How Does the 10 Percent 401k Tax Penalty Work?
Particularly if you work for a large company, your employer may offer you a 401k plan as a benefit. A 401k plan is an investment plan intended for retirement savings that carries various tax advantages.
The IRS regulates 401k plans and enforces penalties if plan rules are not followed. One of the most well-known of these penalties is the 10 percent penalty for early withdrawals.
10 Percent Penalty
As a 401k plan is designed for long-term retirement investing, the IRS imposes a penalty if you withdraw any funds before you reach a typical retirement age. Specifically, any withdrawals you take before you reach age 59 1/2 are subject to a 10 percent early withdrawal penalty. This penalty is in addition to any taxes you may have to pay on your withdrawal.
With an individual retirement account, you can take a distribution whenever you like. However, with a 401k you must fall into one of a limited number of permissible categories to take a distribution, even if you are willing to pay the 10 percent early withdrawal penalty.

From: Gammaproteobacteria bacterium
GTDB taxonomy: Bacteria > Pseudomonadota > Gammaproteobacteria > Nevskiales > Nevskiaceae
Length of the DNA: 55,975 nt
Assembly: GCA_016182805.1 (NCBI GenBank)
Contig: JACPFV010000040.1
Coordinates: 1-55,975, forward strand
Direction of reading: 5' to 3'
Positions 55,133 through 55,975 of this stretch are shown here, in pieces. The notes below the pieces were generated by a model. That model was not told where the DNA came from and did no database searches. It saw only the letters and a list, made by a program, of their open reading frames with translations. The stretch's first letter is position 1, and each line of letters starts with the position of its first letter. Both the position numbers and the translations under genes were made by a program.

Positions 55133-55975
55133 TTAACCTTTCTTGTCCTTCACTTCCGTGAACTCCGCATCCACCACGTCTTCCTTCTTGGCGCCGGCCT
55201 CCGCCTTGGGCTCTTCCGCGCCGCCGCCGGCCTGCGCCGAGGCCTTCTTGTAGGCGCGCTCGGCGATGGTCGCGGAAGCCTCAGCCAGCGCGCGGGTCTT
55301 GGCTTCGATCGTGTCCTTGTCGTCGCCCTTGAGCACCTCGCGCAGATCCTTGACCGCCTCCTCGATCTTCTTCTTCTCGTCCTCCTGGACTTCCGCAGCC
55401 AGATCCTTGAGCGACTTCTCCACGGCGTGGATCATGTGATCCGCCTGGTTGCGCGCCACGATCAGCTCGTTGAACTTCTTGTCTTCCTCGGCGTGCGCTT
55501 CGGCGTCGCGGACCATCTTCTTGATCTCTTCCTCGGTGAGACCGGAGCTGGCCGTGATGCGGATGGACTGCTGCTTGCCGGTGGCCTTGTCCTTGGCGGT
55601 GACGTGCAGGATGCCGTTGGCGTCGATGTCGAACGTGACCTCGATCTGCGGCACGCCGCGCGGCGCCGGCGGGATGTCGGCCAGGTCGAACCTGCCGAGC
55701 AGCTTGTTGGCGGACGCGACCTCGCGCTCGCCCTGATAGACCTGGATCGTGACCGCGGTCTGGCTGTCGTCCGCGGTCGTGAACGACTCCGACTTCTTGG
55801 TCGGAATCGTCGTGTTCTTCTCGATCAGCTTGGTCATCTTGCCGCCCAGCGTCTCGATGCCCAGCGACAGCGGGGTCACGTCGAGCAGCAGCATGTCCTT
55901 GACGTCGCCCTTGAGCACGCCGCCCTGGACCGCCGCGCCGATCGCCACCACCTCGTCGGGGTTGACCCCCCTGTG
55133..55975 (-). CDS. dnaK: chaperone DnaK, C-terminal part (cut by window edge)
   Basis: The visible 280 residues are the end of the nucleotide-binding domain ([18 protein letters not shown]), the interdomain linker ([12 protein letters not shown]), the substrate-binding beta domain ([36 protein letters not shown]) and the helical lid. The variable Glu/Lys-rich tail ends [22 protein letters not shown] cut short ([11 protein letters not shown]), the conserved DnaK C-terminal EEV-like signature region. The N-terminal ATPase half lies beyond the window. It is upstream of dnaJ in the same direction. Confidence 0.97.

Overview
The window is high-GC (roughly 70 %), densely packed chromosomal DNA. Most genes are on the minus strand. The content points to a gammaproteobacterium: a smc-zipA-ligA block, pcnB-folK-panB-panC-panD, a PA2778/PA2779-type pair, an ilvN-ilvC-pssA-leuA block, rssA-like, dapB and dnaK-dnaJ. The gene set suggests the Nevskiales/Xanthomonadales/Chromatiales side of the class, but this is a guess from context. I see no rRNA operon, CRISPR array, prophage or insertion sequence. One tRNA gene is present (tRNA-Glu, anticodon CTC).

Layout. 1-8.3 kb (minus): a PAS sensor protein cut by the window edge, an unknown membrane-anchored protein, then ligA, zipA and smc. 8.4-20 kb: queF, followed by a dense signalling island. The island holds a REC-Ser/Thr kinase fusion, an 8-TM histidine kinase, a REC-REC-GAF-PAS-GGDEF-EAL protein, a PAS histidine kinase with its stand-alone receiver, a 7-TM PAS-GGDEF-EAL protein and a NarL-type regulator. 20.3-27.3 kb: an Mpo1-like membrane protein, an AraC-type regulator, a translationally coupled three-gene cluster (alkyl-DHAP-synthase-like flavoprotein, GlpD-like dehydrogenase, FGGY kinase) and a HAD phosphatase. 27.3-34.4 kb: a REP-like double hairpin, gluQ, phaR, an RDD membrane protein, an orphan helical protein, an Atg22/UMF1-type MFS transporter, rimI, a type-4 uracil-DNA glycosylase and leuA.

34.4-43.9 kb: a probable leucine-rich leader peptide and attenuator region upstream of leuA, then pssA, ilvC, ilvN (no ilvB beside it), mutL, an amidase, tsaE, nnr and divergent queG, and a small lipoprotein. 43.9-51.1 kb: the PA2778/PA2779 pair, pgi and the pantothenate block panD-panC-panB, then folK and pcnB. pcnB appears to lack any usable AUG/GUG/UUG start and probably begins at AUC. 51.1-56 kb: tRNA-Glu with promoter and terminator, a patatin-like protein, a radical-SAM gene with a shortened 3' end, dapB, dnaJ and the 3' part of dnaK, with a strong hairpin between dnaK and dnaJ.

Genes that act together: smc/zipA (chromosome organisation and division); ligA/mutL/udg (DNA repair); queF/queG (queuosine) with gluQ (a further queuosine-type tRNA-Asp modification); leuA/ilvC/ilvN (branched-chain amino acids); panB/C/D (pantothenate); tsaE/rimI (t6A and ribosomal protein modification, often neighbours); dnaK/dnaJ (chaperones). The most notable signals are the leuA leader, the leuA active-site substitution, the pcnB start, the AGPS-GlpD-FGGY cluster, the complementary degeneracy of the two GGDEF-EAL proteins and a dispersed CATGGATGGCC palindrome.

The IRS permits 401k withdrawals only in the case of disability, death, a severance from employment, if you turn 59 1/2 or incur a financial hardship, which includes medical expenses, tuition and buying a home. You can also take a distribution if your employer’s plan terminates without a successor plan in place. Beyond these options, you cannot take a straight distribution from the plan.
Reporting the Penalty on Your Taxes
If you take a distribution from your 401k plan, you must report the amount on your taxes, including the penalty, if applicable. Compute the amount of your tax penalty on Form 5329, “Additional Taxes on Qualified Plans.” If this form indicates that you owe the 10 percent penalty, transfer the amount of the penalty that you computed on Form 5329 to line 58 for Form 1040.
Rollovers and Loans
Rollovers and loans are not technically distributions from a 401k, so they are not subject to either income taxation or the 10 percent early withdrawal penalty. The exception is if you have a loan and separate from service with your employer, in which case you must pay the loan back within a relatively short time period or have the loan treated as a distribution. In this instance, you may face applicable taxes and penalties.